WE ARE HOMETOWN NEWS.

Participants and organizers of the May 22 literacy roundtable gather for a photo after the event.
Reminder Publishing photo by Laura Mason

SPRINGFIELD — During a May 22 literacy roundtable event at Edward P. Boland Elementary School in Springfield, local education leaders discussed projects across multiple school systems to improve early literacy in Western Massachusetts, including the state’s Literacy Launch initiative.

Hosted by the Irene E. and George A. Davis Foundation, the event featured 12 panelists from local schools and organizations as well as Massachusetts Secretary of Education Patrick Tutwiler.

Paul Belsito, executive director of the Irene E. and George A. Davis Foundation and organizer of the roundtable, opened the event by thanking staff at Boland Elementary and Springfield Public Schools for their part in hosting the event.

During the roundtable, each panelist briefly introduced themselves and highlighted their work to improve early literacy in the region.

One emphasized discussion during the event was the Western Massachusetts Literacy Collaborative, a collaboration of multiple local colleges and school departments to address literacy rates in the region.
Tyra Good, executive director of the Center for Equity in Urban Education at Elms College, emphasized the wide impact that literacy efforts can have on families and students as they move through life while Springfield Public Schools Director of Literacy, Elementary and Early Childhood Education Laura Mendes discussed the importance of evidence-based literacy instruction, coaching and diverse learning materials.

Likewise, Westfield Public Schools Director of Assessment and Accountability Christine Shea noted how early literacy is “a major equity gap” and talked about the work in Westfield to expand access to preschool, high-level educational materials and interventions.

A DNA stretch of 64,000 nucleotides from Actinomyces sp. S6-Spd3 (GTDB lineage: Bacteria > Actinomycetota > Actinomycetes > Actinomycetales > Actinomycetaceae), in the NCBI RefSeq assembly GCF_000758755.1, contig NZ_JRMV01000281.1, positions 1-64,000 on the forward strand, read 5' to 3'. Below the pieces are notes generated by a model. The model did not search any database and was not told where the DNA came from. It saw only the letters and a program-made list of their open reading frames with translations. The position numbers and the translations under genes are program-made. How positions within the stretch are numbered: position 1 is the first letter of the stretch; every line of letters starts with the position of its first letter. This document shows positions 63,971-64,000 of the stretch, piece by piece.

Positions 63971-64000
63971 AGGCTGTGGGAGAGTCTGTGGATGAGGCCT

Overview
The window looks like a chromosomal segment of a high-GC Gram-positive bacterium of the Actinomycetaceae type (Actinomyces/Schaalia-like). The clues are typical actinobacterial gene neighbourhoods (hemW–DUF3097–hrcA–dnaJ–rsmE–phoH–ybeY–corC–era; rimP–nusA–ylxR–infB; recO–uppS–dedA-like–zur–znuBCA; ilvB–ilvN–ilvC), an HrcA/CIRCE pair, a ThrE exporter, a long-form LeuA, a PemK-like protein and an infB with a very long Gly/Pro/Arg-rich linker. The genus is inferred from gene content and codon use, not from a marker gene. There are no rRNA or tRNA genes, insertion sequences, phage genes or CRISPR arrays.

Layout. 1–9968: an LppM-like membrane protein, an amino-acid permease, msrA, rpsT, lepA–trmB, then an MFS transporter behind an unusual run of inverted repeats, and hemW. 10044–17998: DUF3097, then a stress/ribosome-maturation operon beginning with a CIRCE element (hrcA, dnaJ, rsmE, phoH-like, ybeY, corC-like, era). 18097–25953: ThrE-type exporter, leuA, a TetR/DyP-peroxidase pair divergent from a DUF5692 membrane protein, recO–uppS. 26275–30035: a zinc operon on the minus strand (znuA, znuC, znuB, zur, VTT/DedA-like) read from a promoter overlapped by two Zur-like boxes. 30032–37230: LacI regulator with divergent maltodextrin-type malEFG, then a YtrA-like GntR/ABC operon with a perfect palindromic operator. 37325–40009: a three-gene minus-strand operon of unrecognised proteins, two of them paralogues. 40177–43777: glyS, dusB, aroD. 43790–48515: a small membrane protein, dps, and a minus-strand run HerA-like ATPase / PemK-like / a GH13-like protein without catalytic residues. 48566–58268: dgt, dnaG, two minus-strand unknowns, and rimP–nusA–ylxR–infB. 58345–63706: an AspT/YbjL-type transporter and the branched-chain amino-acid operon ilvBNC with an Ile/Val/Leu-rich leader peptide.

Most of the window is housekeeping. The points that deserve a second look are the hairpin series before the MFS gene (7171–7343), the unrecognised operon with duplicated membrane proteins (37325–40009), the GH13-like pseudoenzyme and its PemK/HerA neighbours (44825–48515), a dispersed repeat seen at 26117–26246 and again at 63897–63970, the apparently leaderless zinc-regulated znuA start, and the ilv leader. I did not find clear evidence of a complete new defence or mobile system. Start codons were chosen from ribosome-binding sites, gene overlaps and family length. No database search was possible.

Chicopee Public Schools Superintendent Marcus Ware discussed similar objectives, highlighting Chicopee’s work to not only focus on training teachers, but also those who work with teachers, such as paraprofessionals, through professional development.

At Holyoke Public Schools, Executive Director of Academics Rebecca Thompson noted that the department has worked to improve early literacy in both English and Spanish through different strategies.

Michael Moriarty, a member of the Massachusetts Board of Elementary and Secondary Education, emphasized the importance of educating teachers on how to use curriculums, in addition to having strong curriculum itself, as well as involving parents in literacy education.

Also in attendance at the roundtable were Boland Elementary interventionist Lauren Bamford, Boland Elementary Literacy Specialist Sara Boissonneault and Massachusetts Department of Early Education and Care Early Literacy Practice Specialist Jennifer Crandall.

Literacy Launch

Following discussion from the other panelists, Tutwiler and Massachusetts Department of Elementary and Secondary Education Director of Literacy and Humanities Katherine Tarca talked about Literacy Launch with Tarca giving a brief presentation on the state initiative and its goals moving forward.

While speaking, Tutwiler thanked everyone who attended and took part in the roundtable, emphasizing that improving early literacy impacted students’ academics as well as their overall lives.

“That is the why,” he said, stating that work like those completed by the panelists needs to continue in order to provide support to all students in the state.

With $30 million in funding proposed for the initiative’s first year, Literacy Launch will work to address the state’s literacy concerns, Tutwiler stated, explaining that less than 50% of grade 3 students in the state currently meet literacy expectations.

In her presentation, Tarca explained that Literacy Launch focuses on improving literacy rates for students age 3 to grade 3 in both reading and writing. Funding for the initiative will go toward providing supports such as access to professional development, teacher support networks, coaching, student interventions, high-quality teaching materials and a review of teacher programs every three and a half years rather than every seven years, she said.

In addition, Literacy Launch will have “targeted opportunities” such as Appleseeds, a curriculum offered by the state free of charge to districts, as well as specific grants to assist students.

Tarca later told Reminder Publishing that the initiative is designed for five years, pending the continued support of funding for the project.

The initiative is set to begin this year once its funding is approved.

lmason@thereminder.com | + posts